An assignment may require a change in location, but not always. An assignment could also be a temporary changed reporting relationship or being part of a different group or business unit. A different group of colleagues and managers to work with provides an assignee with the opportunity to broaden his or her internal network and learn to build relationships fast. International assignments can add additional learning objectives such as developing more cultural awareness and skills involving collaboration and communicating across cultures.

The example shown, helps to illustrate how one would go about using the developmental assignment template I am sharing above (see download link).

What should he/she learn?

The areas to develop (called Leadership Aspects in the example) would depend on the competencies that have been selected for leadership development and the latest ratings from the performance management process can be used to provide you with the ratings for each leader. This helps you to focus on the development needs with the highest priorities at that time. A conversation with the leader’s direct manager could be very useful in selecting the highest priorities. If the employee had been included in a recent talent review, there may be additional information available to complete the template and select the focus areas for his or her leadership development.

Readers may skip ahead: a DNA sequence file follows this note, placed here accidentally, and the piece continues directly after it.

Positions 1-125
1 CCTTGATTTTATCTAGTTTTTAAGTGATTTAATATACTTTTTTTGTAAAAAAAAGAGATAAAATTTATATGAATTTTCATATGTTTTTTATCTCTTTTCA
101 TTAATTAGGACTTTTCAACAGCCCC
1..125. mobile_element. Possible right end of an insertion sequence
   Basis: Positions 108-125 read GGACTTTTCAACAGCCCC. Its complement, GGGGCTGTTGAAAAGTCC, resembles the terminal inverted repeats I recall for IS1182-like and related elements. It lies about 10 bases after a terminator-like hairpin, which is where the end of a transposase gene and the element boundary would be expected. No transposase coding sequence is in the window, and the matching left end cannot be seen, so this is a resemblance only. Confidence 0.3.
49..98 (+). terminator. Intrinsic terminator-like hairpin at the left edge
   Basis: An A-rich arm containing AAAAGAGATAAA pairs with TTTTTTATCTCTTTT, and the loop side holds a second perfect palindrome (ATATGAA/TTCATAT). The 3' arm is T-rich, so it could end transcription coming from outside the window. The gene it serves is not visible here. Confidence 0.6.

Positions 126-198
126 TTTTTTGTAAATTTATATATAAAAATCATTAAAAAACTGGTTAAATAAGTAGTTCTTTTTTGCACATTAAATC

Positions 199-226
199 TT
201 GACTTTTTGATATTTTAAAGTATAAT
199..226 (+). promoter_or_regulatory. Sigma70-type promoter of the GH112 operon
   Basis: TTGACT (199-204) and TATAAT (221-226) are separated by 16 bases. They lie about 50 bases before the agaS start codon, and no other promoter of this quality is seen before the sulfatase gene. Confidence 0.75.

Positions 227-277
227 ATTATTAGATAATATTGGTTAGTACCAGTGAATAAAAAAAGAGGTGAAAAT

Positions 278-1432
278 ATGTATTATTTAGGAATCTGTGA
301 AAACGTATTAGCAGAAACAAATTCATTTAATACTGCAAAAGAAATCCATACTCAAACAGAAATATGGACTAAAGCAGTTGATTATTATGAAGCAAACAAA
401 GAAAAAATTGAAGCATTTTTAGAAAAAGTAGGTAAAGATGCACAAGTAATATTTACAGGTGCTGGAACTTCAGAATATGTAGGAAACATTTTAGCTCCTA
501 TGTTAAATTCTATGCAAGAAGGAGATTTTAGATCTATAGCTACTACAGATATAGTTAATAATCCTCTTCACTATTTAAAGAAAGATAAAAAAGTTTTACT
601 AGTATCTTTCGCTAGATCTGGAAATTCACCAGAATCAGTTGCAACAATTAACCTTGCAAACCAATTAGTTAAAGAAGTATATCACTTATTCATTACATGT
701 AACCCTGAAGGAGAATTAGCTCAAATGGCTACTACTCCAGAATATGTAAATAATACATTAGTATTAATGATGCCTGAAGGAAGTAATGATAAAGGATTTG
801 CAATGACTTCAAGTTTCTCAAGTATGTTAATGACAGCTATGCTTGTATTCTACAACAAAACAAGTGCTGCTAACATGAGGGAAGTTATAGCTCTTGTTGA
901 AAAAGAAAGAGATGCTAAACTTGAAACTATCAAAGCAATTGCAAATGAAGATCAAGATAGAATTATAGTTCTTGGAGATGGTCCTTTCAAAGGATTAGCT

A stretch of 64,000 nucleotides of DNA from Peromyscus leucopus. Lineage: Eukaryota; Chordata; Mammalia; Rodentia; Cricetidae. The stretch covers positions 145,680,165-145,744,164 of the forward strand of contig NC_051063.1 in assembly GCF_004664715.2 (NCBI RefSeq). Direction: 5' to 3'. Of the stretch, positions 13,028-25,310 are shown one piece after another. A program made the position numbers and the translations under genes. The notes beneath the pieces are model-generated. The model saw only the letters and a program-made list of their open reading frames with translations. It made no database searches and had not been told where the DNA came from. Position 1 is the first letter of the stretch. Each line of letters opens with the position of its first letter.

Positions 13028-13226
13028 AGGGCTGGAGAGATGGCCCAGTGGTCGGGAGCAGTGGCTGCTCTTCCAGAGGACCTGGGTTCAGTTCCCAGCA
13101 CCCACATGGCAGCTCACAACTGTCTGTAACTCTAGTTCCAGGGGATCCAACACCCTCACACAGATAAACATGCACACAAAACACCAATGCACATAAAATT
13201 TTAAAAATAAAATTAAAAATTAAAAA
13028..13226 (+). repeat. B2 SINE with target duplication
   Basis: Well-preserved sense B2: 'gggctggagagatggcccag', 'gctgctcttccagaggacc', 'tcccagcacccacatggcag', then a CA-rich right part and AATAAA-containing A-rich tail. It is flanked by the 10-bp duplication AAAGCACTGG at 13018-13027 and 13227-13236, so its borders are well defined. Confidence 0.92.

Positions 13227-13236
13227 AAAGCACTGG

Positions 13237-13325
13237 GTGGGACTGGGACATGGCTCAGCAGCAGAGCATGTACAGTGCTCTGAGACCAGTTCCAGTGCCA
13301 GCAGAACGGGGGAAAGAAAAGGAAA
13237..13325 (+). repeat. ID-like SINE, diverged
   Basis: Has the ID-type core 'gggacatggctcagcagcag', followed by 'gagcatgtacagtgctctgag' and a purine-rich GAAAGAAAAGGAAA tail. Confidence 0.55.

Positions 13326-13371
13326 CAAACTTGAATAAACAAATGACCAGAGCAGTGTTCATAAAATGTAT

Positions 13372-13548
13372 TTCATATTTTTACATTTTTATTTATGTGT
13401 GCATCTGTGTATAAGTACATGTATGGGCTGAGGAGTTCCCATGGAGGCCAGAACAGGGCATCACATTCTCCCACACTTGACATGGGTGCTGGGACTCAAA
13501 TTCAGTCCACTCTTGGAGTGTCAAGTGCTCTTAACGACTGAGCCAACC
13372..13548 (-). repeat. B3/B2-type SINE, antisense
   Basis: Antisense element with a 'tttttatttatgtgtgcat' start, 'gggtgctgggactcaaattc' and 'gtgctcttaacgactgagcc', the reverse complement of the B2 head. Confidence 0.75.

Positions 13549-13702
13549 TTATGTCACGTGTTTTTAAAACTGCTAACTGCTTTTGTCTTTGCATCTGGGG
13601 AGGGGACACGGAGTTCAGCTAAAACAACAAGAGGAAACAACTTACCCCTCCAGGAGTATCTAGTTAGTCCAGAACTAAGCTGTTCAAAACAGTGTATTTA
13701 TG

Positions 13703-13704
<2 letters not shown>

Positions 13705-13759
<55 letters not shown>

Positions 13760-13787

How will he/she learn?

Selecting the development activities, it is important to first understand specifically which aspect of that development priority the employee needs to learn more about.

  • Theoretical (mainly improving awareness)? Then an online self-paced course could be the answer. Or even sending the employee to attend an external class or read a book (or selection of books).
  • Learning new behaviors? Coaching and feedback based on actual examples encountered could be a good approach. You could also do a pre-test and post-test with some experiential workshop or learning intervention taking place between the tests. Workshops which include options to practice new behaviors can be great solutions.

A combination of learning interventions is the best way to address development needs. Look at each high priority learning need and look for ways to combine class-room training, self-paced learning, short On The Job (OTJ) assignments or tasks and perhaps coaching too. Each of the interventions would then strengthen learning and reinforce principles introduced.

Be sure to document who will mentor or coach the employee. He or she needs to understand the support you are making available to him/her on the journey of learning new skills.